May 8, 2013
I am sending you this important message regarding the 2013-2014 Judiciary budget. We anticipate the release of the Governor’s May Revise next week. Alliance members have been engaged in quiet discussion with members and staff of the Legislature and with some within the Executive branch. There has been meaningful concern expressed within the Legislature that the budget cuts to the courts have resulted in a serious erosion of public access to justice. Some restoration of funding is being considered. We anticipate that the Speaker of the Assembly may soon announce the primary budget goals of the Assembly and are optimistic that these will include a proposal for additional trial court funding. We expect the proposal to be coupled with strict demands for transparency and accountability, and a direction that 100% of the money be directed to the trial courts.
In April the Director of the AOC, Steven Jahr, released a statement that clarified action by the Assembly Budget Subcommittee on April 5, 2013. Director Jahr correctly pointed out that the Subcommittee had simply confirmed the Governor’s proposed budget, which continues a permanent, ongoing cut of $535 million to the branch, requiring the trial courts to absorb an additional $261 million in cuts by the end of this fiscal year.
Director Jahr’s communication also confirmed that the AOC’s proposed funding solutions this year include a request for a full restoration of funding including:
- $475 million restored from the General Fund
- $18.5 million to fund appellate court costs
- $49.3 million for employee health care and retirement cost increases
- Elimination of the 1% trial court reserve balance limitation
The Alliance supports these goals, and the efforts of the Chief Justice in pursuing them. We also recognize there must be buy-in of the Legislative and Executive branches. Having these considerations very much in mind, we have not made any specific budget proposals while awaiting the Governor’s May Revise and the stated positions of the two legislative houses. After the May revise, and especially if, as we expect, it does not propose additional trial court funding, we plan to offer meaningful options for restoring branch funding.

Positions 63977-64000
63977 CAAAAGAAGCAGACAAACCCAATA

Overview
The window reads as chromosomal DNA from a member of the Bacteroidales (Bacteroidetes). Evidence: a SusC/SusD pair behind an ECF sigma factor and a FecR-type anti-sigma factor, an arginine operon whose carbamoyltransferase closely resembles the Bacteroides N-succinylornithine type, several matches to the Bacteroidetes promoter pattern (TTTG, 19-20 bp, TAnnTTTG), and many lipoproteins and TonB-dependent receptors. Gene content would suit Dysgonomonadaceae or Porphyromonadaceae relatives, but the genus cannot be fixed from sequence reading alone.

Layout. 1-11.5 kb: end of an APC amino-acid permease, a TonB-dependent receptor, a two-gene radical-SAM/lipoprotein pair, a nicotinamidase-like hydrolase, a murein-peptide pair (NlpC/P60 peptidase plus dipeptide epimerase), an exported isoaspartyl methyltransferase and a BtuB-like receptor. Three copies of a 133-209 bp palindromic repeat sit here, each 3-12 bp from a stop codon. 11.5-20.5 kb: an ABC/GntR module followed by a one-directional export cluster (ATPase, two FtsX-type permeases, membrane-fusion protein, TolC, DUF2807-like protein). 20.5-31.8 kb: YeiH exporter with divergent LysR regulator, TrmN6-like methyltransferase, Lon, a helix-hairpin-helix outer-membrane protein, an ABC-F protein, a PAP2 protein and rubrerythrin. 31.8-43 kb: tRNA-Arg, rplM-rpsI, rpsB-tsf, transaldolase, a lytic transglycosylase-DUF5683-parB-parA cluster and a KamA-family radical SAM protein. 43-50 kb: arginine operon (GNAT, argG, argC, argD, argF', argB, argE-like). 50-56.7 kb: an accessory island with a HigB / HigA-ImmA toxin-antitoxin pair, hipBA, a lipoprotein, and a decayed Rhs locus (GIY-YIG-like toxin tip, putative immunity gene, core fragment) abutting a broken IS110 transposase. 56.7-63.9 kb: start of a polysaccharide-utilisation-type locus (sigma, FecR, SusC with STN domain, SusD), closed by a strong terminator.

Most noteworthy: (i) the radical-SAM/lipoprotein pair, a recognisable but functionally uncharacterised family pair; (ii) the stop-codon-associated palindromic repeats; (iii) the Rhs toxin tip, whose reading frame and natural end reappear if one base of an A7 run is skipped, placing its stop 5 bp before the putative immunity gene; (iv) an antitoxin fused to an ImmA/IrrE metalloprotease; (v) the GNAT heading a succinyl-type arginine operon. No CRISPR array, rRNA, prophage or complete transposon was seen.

Throughout the state, our courtrooms are shutting down. We are no longer able to provide essential services to our communities, the people who elect us to serve justice. At least 200 courtrooms have closed and 2500 court workers have lost their jobs. For the first time in our history, our core ethic — the adjudication of cases and controversies — is threatened. This did not happen even in the Great Depression.
This cannot abide. The priorities of this branch must be revisited.
I would like to close with a laudatory reference to the important action taken by Judge Laurie Earl’s subcommittee of the Trial Court Working Group. The committee proposed a new allocation model for funding the trial courts, which has now been “adopted” by the Judicial Council. We understand and agree with the effort to recast the existing historic funding model that may perpetuate inequities. However, trial court funding is a function of the Legislature. It is a creature of statute, not a constitutional function of the Judicial Council. This change was not mandated by the Legislature or the Department of Finance. Such an important change requires a fuller and more inclusive vetting and more input than occurred in the closed committee process. Just as in the federal courts and the other state courts, the Legislative and Executive branches also play an important role in this. Judges should not presume that we can make such significant changes without the buy-in of our sister branches. This is as it should be. Even for those who wish it were otherwise, the three branches of government are necessarily part of the decision.
Very truly yours,
Judge Steve White
The Alliance of California Judges
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